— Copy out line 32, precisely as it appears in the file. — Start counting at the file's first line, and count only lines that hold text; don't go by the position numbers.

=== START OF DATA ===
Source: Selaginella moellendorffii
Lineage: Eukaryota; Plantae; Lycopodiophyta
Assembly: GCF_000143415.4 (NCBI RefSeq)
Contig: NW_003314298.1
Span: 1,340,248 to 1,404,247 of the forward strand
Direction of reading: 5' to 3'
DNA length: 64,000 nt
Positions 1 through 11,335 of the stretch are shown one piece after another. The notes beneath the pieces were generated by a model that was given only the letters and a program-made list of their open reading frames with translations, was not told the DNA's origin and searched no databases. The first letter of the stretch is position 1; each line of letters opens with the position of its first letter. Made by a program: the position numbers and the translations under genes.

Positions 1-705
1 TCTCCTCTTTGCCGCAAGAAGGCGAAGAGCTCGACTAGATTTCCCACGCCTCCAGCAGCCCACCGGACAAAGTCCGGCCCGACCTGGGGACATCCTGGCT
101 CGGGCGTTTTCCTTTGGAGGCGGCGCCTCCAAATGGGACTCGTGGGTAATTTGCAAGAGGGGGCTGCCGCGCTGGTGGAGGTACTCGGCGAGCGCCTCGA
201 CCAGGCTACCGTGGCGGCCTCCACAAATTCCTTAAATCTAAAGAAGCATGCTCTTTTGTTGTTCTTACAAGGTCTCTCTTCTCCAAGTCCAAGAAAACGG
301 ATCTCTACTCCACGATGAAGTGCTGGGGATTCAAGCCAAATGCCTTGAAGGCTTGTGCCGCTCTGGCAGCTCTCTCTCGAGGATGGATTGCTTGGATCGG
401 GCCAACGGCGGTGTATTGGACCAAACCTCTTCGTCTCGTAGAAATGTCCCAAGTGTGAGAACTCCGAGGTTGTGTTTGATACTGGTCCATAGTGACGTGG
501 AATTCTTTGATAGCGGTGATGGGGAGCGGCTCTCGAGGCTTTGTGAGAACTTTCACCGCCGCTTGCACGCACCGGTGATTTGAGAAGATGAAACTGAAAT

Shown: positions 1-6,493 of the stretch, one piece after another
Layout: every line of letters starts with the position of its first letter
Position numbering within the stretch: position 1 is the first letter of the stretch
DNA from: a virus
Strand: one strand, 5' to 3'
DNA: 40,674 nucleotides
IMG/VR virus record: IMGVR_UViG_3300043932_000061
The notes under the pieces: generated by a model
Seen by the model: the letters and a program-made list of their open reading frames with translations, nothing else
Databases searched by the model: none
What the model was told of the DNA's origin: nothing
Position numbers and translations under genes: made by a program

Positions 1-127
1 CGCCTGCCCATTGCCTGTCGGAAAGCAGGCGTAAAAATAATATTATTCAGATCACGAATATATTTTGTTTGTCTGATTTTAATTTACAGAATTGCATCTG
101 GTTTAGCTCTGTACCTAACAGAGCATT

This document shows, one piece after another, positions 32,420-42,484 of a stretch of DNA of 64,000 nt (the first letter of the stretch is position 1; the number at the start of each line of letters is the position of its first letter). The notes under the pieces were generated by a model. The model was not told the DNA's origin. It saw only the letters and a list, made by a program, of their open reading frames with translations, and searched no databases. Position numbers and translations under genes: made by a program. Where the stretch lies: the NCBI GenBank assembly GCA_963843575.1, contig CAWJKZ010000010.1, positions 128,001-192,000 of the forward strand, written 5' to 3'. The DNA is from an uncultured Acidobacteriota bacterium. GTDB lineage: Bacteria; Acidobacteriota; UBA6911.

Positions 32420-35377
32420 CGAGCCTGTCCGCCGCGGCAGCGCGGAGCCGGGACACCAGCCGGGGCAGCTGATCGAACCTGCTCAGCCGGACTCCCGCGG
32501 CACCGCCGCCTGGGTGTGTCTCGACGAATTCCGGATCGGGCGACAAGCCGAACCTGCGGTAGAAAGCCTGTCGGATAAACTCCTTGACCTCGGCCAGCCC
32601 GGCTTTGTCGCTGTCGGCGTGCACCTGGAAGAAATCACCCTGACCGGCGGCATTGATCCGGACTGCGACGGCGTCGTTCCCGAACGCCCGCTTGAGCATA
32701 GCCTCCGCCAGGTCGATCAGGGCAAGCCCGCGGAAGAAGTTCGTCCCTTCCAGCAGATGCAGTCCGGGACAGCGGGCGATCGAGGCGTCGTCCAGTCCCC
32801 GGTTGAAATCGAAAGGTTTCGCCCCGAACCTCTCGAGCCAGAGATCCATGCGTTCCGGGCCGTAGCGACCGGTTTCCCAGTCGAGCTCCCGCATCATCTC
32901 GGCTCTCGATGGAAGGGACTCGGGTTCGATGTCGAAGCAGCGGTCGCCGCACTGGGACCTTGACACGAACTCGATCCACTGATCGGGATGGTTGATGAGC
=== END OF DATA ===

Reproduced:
Positions 32420-35377